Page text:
INDIANAPOLIS — Despite failure at the General Assembly, local communities, including, most recently, Evansville and Kokomo, continue to enact their own anti-discrimination ordinances.
Currently Indiana doesn't offer statewide protections to lesbian, gay, bisexual and transgender people prohibiting discrimination in housing, employment and public accommodation.
Both groups have been warning that inaction on the matter by Republican Gov. Mike Pence and the GOP-controlled Legislature will harm the state's ability to attract talent and business to the state.
This session, the GOP-controlled Senate took up two bills addressing LGBT rights. But the proposals were killed amid fierce opposition from social conservatives.
On Tuesday, Kokomo became the latest Indiana city to ban discrimination based on sexual orientation and gender identity. Mayor Greg Goodnight signed the ordinance Tuesday after the city's Common Council approved the ordinance 5-4 Monday night.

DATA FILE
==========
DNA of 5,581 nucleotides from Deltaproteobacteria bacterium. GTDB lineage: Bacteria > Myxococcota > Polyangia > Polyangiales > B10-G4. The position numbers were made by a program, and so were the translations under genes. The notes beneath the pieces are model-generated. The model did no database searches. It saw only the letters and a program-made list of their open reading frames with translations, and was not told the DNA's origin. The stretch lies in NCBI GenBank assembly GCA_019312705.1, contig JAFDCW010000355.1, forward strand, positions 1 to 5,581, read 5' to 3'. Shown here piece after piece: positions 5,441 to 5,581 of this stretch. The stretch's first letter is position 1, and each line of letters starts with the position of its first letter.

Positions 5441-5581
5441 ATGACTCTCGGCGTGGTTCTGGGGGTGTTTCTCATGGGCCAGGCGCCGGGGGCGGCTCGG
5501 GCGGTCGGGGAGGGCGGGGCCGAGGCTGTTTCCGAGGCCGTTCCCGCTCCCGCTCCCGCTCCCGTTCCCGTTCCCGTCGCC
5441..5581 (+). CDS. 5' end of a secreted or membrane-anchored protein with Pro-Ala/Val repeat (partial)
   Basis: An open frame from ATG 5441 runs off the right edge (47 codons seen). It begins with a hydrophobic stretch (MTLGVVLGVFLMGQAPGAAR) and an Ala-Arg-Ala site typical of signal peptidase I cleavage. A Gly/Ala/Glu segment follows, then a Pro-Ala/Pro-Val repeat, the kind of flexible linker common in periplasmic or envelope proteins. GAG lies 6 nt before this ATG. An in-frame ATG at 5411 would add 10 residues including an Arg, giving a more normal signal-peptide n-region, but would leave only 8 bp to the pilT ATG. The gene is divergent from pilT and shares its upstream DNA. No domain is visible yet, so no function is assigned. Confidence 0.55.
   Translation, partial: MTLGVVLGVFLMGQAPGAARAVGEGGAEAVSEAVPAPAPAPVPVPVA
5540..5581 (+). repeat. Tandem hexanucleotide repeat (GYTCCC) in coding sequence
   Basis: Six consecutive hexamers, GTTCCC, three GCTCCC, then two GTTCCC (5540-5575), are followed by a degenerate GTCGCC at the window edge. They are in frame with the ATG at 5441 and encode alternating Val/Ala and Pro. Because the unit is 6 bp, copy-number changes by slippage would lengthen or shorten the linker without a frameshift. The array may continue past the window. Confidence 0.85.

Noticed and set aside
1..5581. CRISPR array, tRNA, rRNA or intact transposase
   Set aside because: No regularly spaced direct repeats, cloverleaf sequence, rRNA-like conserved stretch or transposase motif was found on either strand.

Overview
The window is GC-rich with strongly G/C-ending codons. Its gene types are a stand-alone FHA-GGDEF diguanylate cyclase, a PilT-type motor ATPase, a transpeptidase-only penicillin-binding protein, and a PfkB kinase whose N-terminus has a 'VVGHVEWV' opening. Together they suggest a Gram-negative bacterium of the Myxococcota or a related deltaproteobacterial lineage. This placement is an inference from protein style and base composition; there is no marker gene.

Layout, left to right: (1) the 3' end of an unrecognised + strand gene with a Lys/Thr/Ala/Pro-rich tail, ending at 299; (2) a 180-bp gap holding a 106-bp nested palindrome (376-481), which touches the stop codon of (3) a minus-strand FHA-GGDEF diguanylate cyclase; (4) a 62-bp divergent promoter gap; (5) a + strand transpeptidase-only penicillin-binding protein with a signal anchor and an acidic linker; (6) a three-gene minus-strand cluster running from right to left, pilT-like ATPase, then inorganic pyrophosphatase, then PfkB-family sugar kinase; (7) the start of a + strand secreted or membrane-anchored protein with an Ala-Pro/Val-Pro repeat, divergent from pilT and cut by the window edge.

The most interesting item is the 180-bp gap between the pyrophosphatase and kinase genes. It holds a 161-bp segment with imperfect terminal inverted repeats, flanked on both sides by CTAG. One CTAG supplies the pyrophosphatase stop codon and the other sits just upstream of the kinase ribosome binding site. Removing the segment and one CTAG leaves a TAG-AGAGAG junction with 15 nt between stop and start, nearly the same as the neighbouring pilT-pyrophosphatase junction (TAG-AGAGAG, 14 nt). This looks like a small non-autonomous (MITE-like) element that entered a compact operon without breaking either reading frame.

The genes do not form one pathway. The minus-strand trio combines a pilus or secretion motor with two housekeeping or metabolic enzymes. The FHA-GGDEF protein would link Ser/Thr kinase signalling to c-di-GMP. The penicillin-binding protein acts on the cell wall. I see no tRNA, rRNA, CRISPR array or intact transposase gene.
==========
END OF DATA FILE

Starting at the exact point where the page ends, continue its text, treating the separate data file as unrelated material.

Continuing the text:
Other Indiana cities, including Carmel and Columbus, have adopted similar protections.
The council also voted to ban discrimination based on marital status, age or veteran status. The city ordinance covers race, religion, color, sex, familial status, disability, national origin and ancestry.
Council member Steve Whikehart, who voted for the ordinance, said it's "paramount" to send a message that "Kokomo is a welcome and inclusive community."
LGBT rights group Freedom Indiana’s Chris Paulsen said Tuesday that her organization will continue to support communities that want to move forward on protecting LGBT Hoosiers.
“We’ll be available to help with resources. We’d like it to be a local effort. We want people in the community to be heard and that’s why you saw, in Kokomo, it was just people of Kokomo speaking,” she said.
Groups on the other side of the issue haven’t had much recent success stopping local ordinances. But they have fueled victories at the ballot box for state lawmakers. Some leading LGBT rights groups can’t legally do that sort of work. But Indiana Competes’ Peter Hanscom says that doesn’t mean individual LGBT advocates aren’t working on voter outreach.
“Folks are smart enough to connect the dots to realize, these are the people who get to vote on if I get civil rights or not, so I’m going to pay attention," Hanscom said.
Paulsen says state lawmakers – mostly Republicans, so far – have reached out to her since session ended, seeking to learn more about LGBT rights.